It’s almost Halloween, a very important holiday in my house. Fun fact: Charlie and I got engaged on Halloween (and then watched the only scary movie we could find as we were post-cable but pre-Netflix - it was House of Wax starring Paris Hilton. I can’t say I recommend it).
I have always loved the energy and excitement of Halloween. I love how, when you think about it, it’s weird that all these kids dress up, go to homes of people they don’t know, accept candy from those people, stay up late (all no-nos all other times). It’s a holiday for rule-breakers and outliers. It’s perfect for secular Jews who, generally speaking, are up for a little rule-breaking and a little partying.
The other thing that’s neat about Halloween is that it’s a holiday that emerges from other holidays: The Celtic festival of Samhain was incorporated into the Catholic All Saints Day and its All Hallows Eve. There are resonances with Mexico’s Day of the Dead. While this has nothing to do with Judaism, it is similar to how our own holidays evolve over time. Take Chanukah, borrowing from other festivals of light, a historical holiday, then the rabbinic overlaying of a narrative about “miracles,” and the ways the holiday has been shaped by other winter festivals, particularly Christmas. It’s not a process unique to Judaism, but it is a pretty foundational practice in Judaism, to reinterpret things to make them relevant for the day.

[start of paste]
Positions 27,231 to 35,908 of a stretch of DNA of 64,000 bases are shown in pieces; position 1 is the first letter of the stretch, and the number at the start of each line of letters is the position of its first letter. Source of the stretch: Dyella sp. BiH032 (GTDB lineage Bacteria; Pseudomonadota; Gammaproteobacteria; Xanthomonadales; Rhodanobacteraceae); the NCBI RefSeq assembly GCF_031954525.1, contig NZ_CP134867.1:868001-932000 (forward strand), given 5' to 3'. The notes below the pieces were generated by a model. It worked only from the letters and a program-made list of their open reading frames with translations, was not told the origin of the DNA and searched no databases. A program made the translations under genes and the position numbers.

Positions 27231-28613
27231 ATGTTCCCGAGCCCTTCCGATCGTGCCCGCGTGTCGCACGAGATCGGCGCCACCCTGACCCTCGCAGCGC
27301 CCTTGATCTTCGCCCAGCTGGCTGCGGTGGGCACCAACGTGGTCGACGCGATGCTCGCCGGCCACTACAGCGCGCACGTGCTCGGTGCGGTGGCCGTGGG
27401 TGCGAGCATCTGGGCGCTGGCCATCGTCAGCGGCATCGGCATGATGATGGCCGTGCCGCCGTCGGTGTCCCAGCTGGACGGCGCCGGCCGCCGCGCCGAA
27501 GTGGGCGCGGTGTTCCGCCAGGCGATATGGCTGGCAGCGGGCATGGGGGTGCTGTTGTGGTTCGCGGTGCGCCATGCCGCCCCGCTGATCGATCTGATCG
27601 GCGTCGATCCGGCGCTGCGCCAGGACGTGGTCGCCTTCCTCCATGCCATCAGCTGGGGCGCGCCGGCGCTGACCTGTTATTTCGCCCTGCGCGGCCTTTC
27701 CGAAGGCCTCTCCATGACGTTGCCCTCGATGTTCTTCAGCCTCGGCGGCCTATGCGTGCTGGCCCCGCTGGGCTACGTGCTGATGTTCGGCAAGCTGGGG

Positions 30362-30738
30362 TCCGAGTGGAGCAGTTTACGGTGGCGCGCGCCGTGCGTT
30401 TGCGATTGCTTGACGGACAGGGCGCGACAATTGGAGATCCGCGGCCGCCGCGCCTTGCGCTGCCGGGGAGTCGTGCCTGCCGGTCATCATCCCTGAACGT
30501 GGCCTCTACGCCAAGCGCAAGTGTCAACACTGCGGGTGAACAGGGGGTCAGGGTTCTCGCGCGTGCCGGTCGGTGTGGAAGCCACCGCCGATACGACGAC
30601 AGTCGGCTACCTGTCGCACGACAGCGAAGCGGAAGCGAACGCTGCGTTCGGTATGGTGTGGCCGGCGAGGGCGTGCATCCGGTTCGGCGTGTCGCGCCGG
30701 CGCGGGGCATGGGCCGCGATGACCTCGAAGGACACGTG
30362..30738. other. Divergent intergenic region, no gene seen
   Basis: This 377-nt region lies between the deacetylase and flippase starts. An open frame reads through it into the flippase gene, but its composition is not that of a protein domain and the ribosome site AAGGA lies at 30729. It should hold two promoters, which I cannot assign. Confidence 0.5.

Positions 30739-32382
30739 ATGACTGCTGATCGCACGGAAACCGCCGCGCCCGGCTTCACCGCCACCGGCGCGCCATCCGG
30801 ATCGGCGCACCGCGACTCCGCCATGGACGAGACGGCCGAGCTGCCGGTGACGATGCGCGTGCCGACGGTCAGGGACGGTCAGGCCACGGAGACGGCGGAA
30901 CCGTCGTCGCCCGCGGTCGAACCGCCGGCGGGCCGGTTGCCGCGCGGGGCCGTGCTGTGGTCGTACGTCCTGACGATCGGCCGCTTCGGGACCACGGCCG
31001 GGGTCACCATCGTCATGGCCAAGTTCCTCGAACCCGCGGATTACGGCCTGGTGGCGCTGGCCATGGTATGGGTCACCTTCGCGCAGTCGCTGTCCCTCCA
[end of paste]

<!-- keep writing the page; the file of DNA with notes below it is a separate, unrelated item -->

The Gemara is the Talmudic rabbinic commentary on the Mishnah, which is the oral commentary/law coming from Torah. It’s text on text on text. Like Halloween, new meanings are layered on to create a compendium, confluence, convergence, of ideas and practices.
Halloween is ghosts and goblins meet Gemara; how we make it work for us now, where and who we are. So, while Halloween is not a specifically Jewish holiday, we can enjoy it through a Jewish lens. Make whatever traditions you have (even if that’s watching a terrible Paris Hilton movie), your own.
Until next week,